The Rowdies of Darjeeling: politics and underdevelopment in the hills

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  • Mona Chettri
The success of any political agitation in the Darjeeling hills can be measured by the efficacy of the local ‘rowdies’ that the party is able to enlist. Particular to Darjeeling lingua-franca, ‘rowdies or rowdy’ refers to a person who fits somewhere between a gangster and a goon, not a criminal per se but prone to crime and violence, usually at the behest of political leaders. ‘Rowdies’ are the face of political movements, an integral and ubiquitous feature of Darjeeling politics. They are often sighted leading political processions, enforcing strikes and collecting chanda (tax) on the behalf of the party. For the ‘rowdies’, this qualifies as political participation and a viable means of socio-economic mobility as it allows them to bypass many administrative and social regulations, a privilege which they cannot otherwise afford owing to their low socio-economic status. Whether it be political agitation (1986, 2008) or enforcements of GJM diktats, the persistence of ‘rowdies’ and their centrality to popular movements, indicates towards a form of hill politics that challenges accepted notions of political participation, democracy and mobilisation. On one hand this leads to a re-assessment of form and content of hill politics and on the other, their continued existence and proliferation through the decades is also representative of the lives and struggles, unrelenting poverty and socio-political inequality in Darjeeling.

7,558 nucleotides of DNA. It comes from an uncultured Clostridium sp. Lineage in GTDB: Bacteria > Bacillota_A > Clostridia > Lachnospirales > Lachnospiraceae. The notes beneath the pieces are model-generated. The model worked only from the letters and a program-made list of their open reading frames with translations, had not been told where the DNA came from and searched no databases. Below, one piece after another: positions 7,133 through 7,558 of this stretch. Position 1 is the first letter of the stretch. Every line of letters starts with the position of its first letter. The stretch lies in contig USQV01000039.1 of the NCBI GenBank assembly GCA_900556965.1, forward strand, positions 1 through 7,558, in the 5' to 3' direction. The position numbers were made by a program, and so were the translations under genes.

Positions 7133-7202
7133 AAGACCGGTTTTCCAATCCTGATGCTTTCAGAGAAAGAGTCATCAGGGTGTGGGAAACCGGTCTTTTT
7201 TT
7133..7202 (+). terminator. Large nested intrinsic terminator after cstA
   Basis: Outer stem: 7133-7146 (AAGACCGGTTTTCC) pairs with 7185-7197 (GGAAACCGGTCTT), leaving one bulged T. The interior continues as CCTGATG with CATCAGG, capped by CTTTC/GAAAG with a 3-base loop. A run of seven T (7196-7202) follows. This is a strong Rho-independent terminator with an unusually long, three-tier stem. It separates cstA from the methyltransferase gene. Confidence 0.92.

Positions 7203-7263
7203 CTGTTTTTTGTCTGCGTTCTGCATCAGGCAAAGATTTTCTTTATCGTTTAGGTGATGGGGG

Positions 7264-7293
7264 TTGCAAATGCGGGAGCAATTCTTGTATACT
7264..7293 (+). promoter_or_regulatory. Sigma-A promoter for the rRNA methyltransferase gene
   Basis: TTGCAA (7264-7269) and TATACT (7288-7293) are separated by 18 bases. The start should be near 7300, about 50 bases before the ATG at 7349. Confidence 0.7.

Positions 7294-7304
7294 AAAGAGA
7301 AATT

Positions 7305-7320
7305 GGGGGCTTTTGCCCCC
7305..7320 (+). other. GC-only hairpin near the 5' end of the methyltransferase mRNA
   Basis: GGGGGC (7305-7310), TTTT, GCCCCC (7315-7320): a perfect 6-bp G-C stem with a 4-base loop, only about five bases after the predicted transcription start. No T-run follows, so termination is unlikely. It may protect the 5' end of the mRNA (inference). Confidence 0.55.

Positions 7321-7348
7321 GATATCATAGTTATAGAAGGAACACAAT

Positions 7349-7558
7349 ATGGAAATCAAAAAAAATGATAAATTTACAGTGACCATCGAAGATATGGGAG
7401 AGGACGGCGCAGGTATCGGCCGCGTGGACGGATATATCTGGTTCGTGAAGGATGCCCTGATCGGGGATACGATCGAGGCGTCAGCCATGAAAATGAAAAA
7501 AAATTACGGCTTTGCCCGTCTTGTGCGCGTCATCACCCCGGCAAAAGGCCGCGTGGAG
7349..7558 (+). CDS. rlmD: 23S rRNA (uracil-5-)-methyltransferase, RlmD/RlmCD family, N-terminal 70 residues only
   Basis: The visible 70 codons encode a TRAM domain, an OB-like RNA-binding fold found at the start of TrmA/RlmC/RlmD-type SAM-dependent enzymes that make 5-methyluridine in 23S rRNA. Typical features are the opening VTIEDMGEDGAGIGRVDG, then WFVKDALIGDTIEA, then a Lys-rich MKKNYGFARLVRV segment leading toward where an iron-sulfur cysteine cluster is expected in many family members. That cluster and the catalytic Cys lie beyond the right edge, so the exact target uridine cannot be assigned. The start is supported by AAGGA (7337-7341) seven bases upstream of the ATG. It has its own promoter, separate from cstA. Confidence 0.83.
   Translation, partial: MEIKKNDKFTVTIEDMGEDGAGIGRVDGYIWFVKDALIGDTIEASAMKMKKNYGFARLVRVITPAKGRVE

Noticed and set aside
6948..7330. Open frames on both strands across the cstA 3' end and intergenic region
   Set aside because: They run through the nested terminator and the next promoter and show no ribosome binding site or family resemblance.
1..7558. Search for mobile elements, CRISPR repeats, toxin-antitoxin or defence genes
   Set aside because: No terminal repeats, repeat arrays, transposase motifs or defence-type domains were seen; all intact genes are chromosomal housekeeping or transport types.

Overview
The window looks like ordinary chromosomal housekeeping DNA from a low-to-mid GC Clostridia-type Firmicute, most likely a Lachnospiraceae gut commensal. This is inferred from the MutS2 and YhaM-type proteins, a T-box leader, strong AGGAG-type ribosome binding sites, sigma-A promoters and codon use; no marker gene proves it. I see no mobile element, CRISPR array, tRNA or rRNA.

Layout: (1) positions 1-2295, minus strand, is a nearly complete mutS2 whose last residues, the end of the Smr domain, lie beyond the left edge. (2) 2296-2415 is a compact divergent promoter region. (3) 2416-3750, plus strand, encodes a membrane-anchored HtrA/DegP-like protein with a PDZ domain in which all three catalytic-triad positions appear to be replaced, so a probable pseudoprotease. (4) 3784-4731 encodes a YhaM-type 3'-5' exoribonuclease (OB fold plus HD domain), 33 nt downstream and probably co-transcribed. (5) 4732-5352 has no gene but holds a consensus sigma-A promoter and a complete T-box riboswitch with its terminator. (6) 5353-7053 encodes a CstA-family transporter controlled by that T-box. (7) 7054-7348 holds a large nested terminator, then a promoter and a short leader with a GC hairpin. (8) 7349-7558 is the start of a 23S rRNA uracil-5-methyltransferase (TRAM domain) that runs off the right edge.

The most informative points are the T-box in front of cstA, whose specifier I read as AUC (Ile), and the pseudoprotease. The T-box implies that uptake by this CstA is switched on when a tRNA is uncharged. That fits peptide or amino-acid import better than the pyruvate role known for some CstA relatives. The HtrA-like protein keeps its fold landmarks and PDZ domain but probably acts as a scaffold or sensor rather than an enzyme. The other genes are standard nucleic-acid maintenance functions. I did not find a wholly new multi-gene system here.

The chapter engages in an assessment of the political culture of Darjeeling through the perspective of the ‘rowdies’ who are a product of the social, political and material cultures of post-colonial Darjeeling. The paper will illustrate the vital role that they play in shaping the political terrain of the region and how their lives, experiences provide a context through which to understand contemporary state and society in Darjeeling.
Original languageEnglish
Title of host publicationDarjeeling reconsidered : histories, politics, environments
EditorsTownsend Middleton, Sarah Shneiderman
Place of publicationNew Delhi
PublisherOxford University Press
Publication year2018
ISBN (print)978-0199483556
Publication statusPublished - 2018

    Research areas

  • Development , Politics, Darjeeling, Violence, Masculinity

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